Since the closure of various schools prior to students' return to studies this September, there has been an increased awareness of RAAC (or reinforced autoclaved aerated concrete). Issues relating to failing RAAC could affect public sector buildings and structures, such as schools, hospitals and prisons and also those in the private sector such as offices.

The impacts across the construction sector, in its widest sense, are not yet known – but what is clear is that hundreds of buildings and structures and thousands of people across the UK are affected, that immediate bridging solutions are vital and that longer term there needs to be more detailed remediation (or rebuilding) and money found to pay for it.

RAAC and construction

In short, RAAC is a lightweight, bubbly building material which was used between the 1950s and mid-1990s and it has a lifespan of 30 years (meaning that it will be approaching the end of its lifespan). Its popularity was due to it being a cheaper alternative to concrete, as well as being quicker and easier to produce and install. RAAC was used primarily in flat roofing, walls and floors.

The risks of RAAC as a building material were first identified in the 1980s, as earlier buildings constructed showed signs of defects and it became apparent that RAAC's bubbled texture resulted in it being more susceptible to structural failure when poorly maintained and continually exposed to moisture or polluted air. It is particularly concerning that when RAAC fails, there is a high risk of structural collapse with little or no warning.

Key steps if your building may have RAAC

What you should do if you think that your building or structure may contain RAAC will depend on a number of factors, including where you believe it might be, how that area is used, and the particular risks to the safety of people or the structure itself. However, some key steps to consider, including on potential claims, are below.

  1. Check your contracts

Given the risk of building collapse posed by deteriorated RAAC, protective and remediation works should be a priority for those responsible for affected buildings.

Building owners, landlords, tenants, employers and other entities may all have obligations in relation to repair work on affected buildings. So check your contracts (including leases) carefully to ascertain who is responsible for such works. Seek legal advice if you are unsure of your obligations.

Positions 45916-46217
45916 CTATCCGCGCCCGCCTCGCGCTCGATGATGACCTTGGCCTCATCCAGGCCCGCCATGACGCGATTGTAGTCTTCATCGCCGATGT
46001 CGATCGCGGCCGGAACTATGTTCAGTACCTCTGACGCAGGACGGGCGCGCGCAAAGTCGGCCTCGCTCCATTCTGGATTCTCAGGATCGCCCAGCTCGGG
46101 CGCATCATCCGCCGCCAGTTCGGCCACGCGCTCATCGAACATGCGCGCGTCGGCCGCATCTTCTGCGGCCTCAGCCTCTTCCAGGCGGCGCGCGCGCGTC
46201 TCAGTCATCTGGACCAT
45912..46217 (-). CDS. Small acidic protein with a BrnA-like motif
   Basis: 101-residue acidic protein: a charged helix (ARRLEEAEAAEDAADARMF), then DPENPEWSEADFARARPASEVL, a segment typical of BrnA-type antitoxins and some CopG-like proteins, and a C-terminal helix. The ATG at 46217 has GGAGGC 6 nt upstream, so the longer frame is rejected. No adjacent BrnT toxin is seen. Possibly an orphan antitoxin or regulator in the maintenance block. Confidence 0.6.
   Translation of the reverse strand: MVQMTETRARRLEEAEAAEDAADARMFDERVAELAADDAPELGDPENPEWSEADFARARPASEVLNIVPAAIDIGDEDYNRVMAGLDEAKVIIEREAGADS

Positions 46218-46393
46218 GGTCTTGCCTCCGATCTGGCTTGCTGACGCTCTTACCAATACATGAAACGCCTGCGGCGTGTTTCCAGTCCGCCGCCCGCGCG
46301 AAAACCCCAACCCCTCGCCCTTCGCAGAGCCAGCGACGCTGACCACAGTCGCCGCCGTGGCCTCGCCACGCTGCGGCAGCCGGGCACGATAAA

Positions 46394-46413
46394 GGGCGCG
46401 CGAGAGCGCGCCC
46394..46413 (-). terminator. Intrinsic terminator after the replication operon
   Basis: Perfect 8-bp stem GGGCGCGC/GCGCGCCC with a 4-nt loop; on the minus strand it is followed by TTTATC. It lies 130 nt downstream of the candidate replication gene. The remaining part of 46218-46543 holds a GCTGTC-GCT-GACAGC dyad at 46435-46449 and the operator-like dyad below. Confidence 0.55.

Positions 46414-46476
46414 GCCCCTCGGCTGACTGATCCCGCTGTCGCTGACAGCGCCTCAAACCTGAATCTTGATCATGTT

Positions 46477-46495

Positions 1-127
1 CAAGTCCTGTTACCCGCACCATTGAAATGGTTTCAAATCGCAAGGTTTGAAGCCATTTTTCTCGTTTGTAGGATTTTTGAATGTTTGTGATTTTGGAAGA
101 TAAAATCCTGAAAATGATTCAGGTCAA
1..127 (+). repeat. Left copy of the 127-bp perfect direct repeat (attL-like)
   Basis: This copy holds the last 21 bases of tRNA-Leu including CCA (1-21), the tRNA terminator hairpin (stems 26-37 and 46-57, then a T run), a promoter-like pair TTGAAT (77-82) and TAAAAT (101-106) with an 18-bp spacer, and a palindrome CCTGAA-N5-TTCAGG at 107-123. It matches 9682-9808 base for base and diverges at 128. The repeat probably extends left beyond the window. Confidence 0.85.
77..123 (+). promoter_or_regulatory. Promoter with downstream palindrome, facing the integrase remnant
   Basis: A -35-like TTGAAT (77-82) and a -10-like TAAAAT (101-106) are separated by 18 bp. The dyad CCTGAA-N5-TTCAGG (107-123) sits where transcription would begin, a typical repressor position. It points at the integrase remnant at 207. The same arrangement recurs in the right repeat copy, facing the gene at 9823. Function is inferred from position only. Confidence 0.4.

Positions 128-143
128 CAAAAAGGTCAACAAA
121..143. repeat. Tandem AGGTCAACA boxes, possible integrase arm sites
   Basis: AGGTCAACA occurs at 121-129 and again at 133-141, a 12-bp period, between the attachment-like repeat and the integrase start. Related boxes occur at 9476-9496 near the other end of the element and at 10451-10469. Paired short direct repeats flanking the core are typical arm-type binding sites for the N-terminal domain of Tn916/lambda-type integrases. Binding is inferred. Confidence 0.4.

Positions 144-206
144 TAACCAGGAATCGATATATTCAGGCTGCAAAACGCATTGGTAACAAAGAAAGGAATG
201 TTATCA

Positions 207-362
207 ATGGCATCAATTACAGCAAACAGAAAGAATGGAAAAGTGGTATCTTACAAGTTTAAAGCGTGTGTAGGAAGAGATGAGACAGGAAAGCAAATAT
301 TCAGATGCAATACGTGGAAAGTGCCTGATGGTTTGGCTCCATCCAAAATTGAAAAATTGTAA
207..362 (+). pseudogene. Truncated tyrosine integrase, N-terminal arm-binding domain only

1. Survey your buildings

Any building which may contain RAAC should be surveyed by an appropriately qualified expert as soon as possible and a risk assessment should be carried out on any RAAC found. This will help to put a short-term action and long-term remediation plan in place and to assess the cost of remedial works.

  1. Consider a claim

If you are responsible for repairing your building it is worth thinking about whether you may be able to pass that liability on to or reclaim the costs from someone else, for example the original building contractor. However, as things stand it is not clear that the use of RAAC and RAAC as a product itself is defective. Rather, it would appear that the product has reached the end of its intended lifespan. This means that no one may be at fault for its use in your building. This position, however, remains under review.

  1. Check limitation periods

Even if it is established that liability for the use of RAAC in your building can be placed with another, the default position under the Limitation Act 1980 is that a claimant has six or twelve years to bring a claim (depending on whether the contract was signed under hand or as a deed). The date is typically calculated from the date practical completion, so it will be important to have this information.

Given the time period in which RAAC was used – between the 1950s and 1990s - it will likely be the case that a claim is well out of the limitation period, and that therefore a claim will be well out of time.

  1. Different limitation for residential buildings?

For potential claims relating to buildings with residential elements, there is a chance that this may fall within the remit of the Building Safety Act 2022 (BSA), which provides for a retrospective 30 year limitation period for claims brought under section 1 of the Defective Premises Act 1972 (DPA).

In addition, section 1 of the DPA places a duty on contractors to see that dwellings built are 'fit for habitation' at the time of completion. Given that RAAC was until the last 10 years thought safe, an argument of this type will be difficult to pursue, but further guidance on its use is awaited.

  1. Check if there have been subsequent repair works

If there have been subsequent repair works to the building (regardless of whether it is residential or not), the contractor carrying out the repair works may have assumed responsibility for the RAAC, or for the structural integrity of the building. In this case, claims may be brought within the limitation period, depending upon when the repair works were carried out.

What next?

The position on RAAC is fast moving. What we know so far is that it is imperative for those responsible for buildings and structures to properly check these to assess whether RAAC is present and if so, whether it is at risk of failure.

The likelihood of bringing a claim currently look slim but nonetheless you should check all of your contractual documents to be certain if this is the case, as the costs of remediation may well be high.

This article is for general information only and reflects the position at the date of publication. It does not constitute legal advice.